Week in Review July 14, 2017
Stocks had their best week in two months last week after Federal Reserve Chair Janet Yellen indicated that the Fed may not be quick to raise interest rates again in the near future in the light of lower than expected inflation and economic growth.
Both the Dow and the S&P 500 closed at record levels on Friday after climbing a respective 1.0% and 1.4% for the week, but NASDAQ once again eclipsed those two indexes, gaining 2.6%. It was the best week for stocks since the middle of May. NASDAQ is now up more than 17% in price so far this year while the Dow and S&P are up nearly 10%. Stocks were up pretty much around the globe, with the Stoxx Europe 600 gaining 1.8%, its best weekly gain since early May. Asian stocks were led by Hong Kong, which jumped 4% and is now up 20% year to date. Bond prices were higher, too, with yields on long-term U.S. Treasury securities falling about five basis points on the week. The benchmark 10-year note closed at 2.33%.
While Yellen expressed confidence that inflation would gradually rise to the Fed’s desired 2% level, she did indicate that short-term interest rates were already pretty close to where the central bank wants them to be. “It’s premature to reach the judgment that we’re not on the path to 2% inflation over the next couple of years,” she said, while adding that she’s keeping an open mind about future rate hikes: “We’re watching this very closely and stand ready to adjust our policy if it appears that the inflation undershoot will be persistent,” she said. But the key phrase in her testimony to the Senate Banking Committee that set off the rally in stock and bond prices was this one: “Because the neutral rate is currently quite low by historical standards, the federal funds rate would not have to rise all that much further to get to a neutral policy stance.” Traders and investors took that to mean that a rate hike in July is probably off the table, and possibly for September too.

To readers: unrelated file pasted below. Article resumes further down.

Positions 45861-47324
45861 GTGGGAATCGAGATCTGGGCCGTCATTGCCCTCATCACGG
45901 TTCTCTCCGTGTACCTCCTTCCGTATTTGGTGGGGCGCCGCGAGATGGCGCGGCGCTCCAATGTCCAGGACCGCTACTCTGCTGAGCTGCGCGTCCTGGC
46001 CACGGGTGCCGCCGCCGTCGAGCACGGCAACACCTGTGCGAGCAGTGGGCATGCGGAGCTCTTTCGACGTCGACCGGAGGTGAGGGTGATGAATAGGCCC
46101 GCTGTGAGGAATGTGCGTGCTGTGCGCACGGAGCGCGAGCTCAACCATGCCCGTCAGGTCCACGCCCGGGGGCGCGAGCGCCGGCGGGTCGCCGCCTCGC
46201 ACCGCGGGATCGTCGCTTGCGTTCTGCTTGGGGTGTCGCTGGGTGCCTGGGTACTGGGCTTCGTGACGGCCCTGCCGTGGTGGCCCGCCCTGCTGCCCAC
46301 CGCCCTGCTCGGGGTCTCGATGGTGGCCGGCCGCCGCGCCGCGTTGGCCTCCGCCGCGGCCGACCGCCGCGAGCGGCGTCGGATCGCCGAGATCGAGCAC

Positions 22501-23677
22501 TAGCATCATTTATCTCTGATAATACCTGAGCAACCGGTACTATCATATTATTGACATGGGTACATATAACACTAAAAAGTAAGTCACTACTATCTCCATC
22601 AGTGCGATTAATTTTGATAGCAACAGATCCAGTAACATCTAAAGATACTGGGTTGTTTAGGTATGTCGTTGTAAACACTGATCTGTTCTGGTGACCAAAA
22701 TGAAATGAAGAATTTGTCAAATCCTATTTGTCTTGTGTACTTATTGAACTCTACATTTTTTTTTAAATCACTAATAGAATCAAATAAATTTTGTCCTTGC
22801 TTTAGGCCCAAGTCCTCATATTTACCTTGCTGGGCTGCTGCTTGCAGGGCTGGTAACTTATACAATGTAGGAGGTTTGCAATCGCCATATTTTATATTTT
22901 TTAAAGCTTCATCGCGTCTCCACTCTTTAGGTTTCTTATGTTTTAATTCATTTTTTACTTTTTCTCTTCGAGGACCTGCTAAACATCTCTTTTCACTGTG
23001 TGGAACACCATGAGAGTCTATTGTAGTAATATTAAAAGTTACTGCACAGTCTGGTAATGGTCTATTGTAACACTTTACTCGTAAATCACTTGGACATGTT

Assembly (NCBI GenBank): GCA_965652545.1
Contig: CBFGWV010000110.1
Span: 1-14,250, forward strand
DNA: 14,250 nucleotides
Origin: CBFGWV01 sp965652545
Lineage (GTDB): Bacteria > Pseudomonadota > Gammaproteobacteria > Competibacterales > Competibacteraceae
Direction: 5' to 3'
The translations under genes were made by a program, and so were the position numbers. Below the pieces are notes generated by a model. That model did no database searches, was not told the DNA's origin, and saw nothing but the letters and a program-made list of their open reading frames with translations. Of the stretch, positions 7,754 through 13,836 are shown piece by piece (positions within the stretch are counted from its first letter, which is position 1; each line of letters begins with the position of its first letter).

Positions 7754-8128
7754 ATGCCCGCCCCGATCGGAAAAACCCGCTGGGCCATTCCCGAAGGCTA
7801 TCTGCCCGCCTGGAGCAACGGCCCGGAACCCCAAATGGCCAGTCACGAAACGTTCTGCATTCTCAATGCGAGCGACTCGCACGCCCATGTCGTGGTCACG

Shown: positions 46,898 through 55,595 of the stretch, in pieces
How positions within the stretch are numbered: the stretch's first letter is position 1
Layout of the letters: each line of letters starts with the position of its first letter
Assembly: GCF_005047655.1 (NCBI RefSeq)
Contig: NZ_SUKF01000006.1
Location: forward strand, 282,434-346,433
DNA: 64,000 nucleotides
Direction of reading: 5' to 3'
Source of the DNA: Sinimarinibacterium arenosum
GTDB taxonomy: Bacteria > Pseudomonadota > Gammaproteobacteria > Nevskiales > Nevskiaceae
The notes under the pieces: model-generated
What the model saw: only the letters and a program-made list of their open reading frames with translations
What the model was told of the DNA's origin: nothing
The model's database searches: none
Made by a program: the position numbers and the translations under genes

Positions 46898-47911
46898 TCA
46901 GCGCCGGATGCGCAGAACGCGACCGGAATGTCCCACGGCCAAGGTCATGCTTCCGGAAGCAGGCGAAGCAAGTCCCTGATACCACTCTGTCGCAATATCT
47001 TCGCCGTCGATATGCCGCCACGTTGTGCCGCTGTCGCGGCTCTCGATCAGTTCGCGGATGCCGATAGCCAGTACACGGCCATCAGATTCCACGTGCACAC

Reports on the U.S. economy released last week justified a dovish monetary policy stance. Retail sales fell for the second month in a row, declining 0.2% last month after falling an upwardly revised 0.1% in May, which was originally reported as a 0.3% drop. The markets had been expecting a 0.1% increase. Inflation was virtually flat last month. The consumer price index was unchanged from May and up only 1.6% versus a year earlier, the fourth straight decline by that measure. Producer prices rose 0.1% for the month and 2.0% compared to last year. The University of Michigan’s consumer sentiment index began July at 93.1, down an unexpected two points from the previous reading. The lone strong indicator of the week was for industrial production, which rose 0.4% in June, slightly better than expected.
Reports/dates/facts/links worth paying attention to over the next week:
1. July 17: New York Federal Reserve Bank Empire State manufacturing survey for July.
2. July 18: National Association of Home Builders housing market index for July.
3. July 19: Housing starts for June.
4. July 20: Weekly unemployment claims; Philadelphia Fed business outlook survey for July; leading economic indicators for June.